January 21, 1958
Appeal, No. 336, Oct. T., 1957, from decree of Court of Common Pleas of Delaware County, Dec. T., 1955, No. 366, in case of John Zirpoli v. Margaret A. Zirpoli. Decree affirmed.
Herman Steerman, with him Howard Richard, Jack Brian, William T. Steerman, and Richard L. Hahn, for appellant.
Charles F. Mayer, for appellee.
Before Rhodes, P.j., Hirt, Gunther, Wright, Woodside, Ervin, and Watkins, JJ.
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OPINION BY GUNTHER, J.
This is an appeal by defendant, Margaret A. Zirpoli, from the entry of a decree in divorce on the ground of desertion.
John Zirpoli and Margaret A. Zirpoli were married on June 3, 1926, and they lived together in various places in Philadelphia and in Delaware County. In January, 1944, they purchased a home at 913 Mason Avenue, Drexel Hill, Pennsylvania, where they resided until March 15, 1954, the date of their separation. Plaintiff is 55 years old and defendant is 54 years old. One child, Adelyn, was born of this marriage, who, during the separation of the parents, was married on July 17, 1954.
On March 15, 1954, plaintiff, at the request of defendant, drove her to her sister's house on 2016 Spruce Street where she was working for her sister. On the way down, plaintiff had to stop his car suddenly at 22nd and Chestnut Streets and defendant was thrown
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against the windshield, receiving injuries about her head. Defendant was taken to the Graduate Hospital where she received first aid and was discharged. Later she was driven to the home of her sister by plaintiff where she has resided ever since. Plaintiff continued to reside at the common domicile during the entire period of the desertion.
On December 12, 1955, plaintiff filed an action in divorce on the ground of indignities. On September 25, 1956, a stipulation was filed amending the ground for divorce and including the ground of desertion. The master filed his report on April 12, 1957 denying plaintiff's right to divorce on the grounds of indignities, but recommending a divorce on grounds of desertion. Exception to the master's report were dismissed and a decree was entered.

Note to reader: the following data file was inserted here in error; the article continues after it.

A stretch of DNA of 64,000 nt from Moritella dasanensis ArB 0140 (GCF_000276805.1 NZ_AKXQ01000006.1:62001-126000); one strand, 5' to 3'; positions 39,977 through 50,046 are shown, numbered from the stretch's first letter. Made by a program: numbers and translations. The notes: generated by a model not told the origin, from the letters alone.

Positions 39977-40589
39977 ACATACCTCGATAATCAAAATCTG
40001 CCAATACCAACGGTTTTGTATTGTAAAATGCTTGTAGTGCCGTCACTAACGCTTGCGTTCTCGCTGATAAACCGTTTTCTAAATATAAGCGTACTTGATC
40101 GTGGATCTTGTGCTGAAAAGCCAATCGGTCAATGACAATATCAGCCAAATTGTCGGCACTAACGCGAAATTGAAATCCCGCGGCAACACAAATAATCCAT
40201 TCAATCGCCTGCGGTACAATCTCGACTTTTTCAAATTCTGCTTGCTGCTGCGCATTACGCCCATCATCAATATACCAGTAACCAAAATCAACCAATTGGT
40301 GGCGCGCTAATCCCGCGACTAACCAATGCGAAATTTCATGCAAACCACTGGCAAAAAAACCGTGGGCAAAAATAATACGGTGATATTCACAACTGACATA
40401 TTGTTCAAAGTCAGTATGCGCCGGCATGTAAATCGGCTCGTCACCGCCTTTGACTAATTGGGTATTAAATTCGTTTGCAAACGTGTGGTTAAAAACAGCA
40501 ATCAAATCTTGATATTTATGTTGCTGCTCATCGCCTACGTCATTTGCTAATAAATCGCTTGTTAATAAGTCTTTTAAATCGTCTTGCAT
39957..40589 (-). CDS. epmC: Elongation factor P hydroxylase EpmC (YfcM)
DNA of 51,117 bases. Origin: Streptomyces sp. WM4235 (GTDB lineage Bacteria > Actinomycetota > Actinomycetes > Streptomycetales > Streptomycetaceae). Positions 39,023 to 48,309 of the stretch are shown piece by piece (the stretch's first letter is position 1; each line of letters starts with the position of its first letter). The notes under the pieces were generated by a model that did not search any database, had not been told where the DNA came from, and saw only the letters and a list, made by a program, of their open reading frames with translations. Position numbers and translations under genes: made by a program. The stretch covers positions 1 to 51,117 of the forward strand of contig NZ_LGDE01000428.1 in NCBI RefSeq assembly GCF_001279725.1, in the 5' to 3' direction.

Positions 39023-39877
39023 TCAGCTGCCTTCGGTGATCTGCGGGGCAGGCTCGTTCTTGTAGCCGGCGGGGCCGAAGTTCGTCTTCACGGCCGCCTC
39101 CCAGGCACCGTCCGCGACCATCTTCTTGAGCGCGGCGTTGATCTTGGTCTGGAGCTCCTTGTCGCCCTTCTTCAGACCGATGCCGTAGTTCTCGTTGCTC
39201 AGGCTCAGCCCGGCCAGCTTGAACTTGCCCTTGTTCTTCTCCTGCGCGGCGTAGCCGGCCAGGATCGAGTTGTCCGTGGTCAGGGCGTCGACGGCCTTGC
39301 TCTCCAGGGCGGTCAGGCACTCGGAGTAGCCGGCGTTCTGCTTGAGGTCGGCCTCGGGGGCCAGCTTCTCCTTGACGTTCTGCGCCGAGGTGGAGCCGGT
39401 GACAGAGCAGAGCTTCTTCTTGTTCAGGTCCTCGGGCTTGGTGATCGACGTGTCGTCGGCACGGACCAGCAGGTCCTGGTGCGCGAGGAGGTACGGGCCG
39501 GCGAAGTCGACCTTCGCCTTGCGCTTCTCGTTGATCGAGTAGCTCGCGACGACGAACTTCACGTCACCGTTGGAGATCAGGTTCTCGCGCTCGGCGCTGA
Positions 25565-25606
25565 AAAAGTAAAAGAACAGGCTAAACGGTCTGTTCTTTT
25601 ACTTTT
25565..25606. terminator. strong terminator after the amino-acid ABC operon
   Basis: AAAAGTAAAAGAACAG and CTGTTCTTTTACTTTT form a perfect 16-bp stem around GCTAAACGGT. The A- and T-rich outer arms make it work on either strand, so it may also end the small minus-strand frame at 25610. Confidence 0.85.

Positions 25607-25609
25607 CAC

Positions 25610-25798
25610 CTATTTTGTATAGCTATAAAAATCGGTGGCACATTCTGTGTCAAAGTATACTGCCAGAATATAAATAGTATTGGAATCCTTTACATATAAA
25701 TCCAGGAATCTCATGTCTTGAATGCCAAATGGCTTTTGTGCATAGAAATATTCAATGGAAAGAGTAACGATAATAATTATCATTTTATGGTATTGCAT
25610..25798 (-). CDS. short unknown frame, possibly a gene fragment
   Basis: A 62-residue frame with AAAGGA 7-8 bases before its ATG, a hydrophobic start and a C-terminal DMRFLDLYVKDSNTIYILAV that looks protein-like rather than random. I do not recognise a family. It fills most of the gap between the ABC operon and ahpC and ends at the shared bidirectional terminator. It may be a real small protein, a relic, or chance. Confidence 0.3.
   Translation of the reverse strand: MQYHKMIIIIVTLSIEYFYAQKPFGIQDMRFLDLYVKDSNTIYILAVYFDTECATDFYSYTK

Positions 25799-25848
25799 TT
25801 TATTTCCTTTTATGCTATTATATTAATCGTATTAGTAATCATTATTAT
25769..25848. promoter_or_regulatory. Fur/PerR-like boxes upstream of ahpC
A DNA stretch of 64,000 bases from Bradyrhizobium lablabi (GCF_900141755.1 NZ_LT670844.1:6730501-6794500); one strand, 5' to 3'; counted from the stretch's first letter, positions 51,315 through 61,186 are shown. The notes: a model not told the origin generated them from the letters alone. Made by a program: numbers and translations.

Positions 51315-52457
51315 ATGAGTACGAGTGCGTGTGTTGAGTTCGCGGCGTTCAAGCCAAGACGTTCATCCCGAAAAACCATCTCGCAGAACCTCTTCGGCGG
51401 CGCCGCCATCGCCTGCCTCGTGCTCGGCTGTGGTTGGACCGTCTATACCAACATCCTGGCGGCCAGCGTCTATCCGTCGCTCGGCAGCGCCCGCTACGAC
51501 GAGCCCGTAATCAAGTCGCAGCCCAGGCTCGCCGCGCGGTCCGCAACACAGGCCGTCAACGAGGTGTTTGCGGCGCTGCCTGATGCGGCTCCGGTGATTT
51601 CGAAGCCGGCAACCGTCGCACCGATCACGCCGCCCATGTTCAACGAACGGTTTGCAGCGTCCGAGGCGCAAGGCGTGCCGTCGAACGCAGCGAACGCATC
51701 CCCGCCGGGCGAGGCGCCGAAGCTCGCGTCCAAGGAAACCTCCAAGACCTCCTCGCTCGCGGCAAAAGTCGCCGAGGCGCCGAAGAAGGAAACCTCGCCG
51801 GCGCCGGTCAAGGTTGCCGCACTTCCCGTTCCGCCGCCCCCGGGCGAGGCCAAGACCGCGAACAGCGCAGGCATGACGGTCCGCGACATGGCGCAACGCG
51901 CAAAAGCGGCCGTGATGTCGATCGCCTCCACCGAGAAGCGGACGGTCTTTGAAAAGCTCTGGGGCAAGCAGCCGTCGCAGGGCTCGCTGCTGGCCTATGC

From a review of the testimony and the arguments presented we must determine whether the desertion alleged was willful and malicious and persisted in for a period of over two years or whether the wife left by consent or for reasonable cause. The evidence disclosed that after the accident plaintiff continued calling his wife for a period of approximately two weeks at the home of defendant's sister but that he was unable to talk to his wife. The sister always answered the telephone and gave evasive reasons for not calling her. Thereafter he made no further efforts to call her, although he did contribute toward her support for approximately three months. Plaintiff further testified that he was waiting for defendant's return and that the doors were open for her return.
Plaintiff testified that the daughter of plaintiff and defendant took certain clothing belonging to the defendant from 913 Mason Avenue, their common domicile, to the sister's home. This was admitted on page 203 of the record as follows:
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"Q. After the accident occurred, your daughter was still living with your husband, is that correct? A. That's right. Q. Did she come and see you? A. Yes. Q. And did she go back to 913 Mason Avenue and get your clothes? A. Yes."
It was shown that the wife had been absent from 913 Mason Avenue, the common habitation of the parties, since March 15, 1954 and never returned. Was this separation willful and malicious?
Guilty intent is manifested when, without cause or consent, either party withdraws from the residence of the other. When separation has been proved and the defendant claims justification for such action, the burden rests upon that party to prove consent or reasonable cause. An apparently willful and malicious intent may be rebutted by evidence that the separation was encouraged by the other party or was by mutual consent. Where separation for the requisite period has been proven by the plaintiff and the other party claims justification for such action, the burden rests upon that party to prove consent or a reasonable cause. Larsen v. Larsen, 184 Pa. Superior Ct. 221, 132 A.2d 883; Mertz v. Mertz, 119 Pa. Superior Ct. 538, 180 A. 708. Where a desertion appears and is without legal reasonable cause, it is presumed to be willful and malicious. Tatem v. Tatem, 164 Pa. Superior Ct. 307, 64 A.2d 514; Salakas v. Salakas, 162 Pa. Superior Ct. 114, 56 A.2d 357.
The next consideration is whether the wife had reasonable cause to remain away or whether the plaintiff consented to the separation.
Defendant's testimony reveals that plaintiff did not get drunk, that he did not keep late hours, nor run around with women. He gave her gifts, remembered her birthdays and exchanged gifts on Christmas. He was always employed and provided her with necessaries
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of life until the day of their separation. The testimony does not disclose any reasonable cause which would have justified her leaving, and defendant failed to prove any conduct on the part of her husband which would give her grounds for divorce.
To establish a consentable separation, a present intention of both parties to live apart should satisfactorily appear, at least there must be no present intention of immediate resumption of cohabitation. Smith v. Smith, 85 Pa. Superior Ct. 74.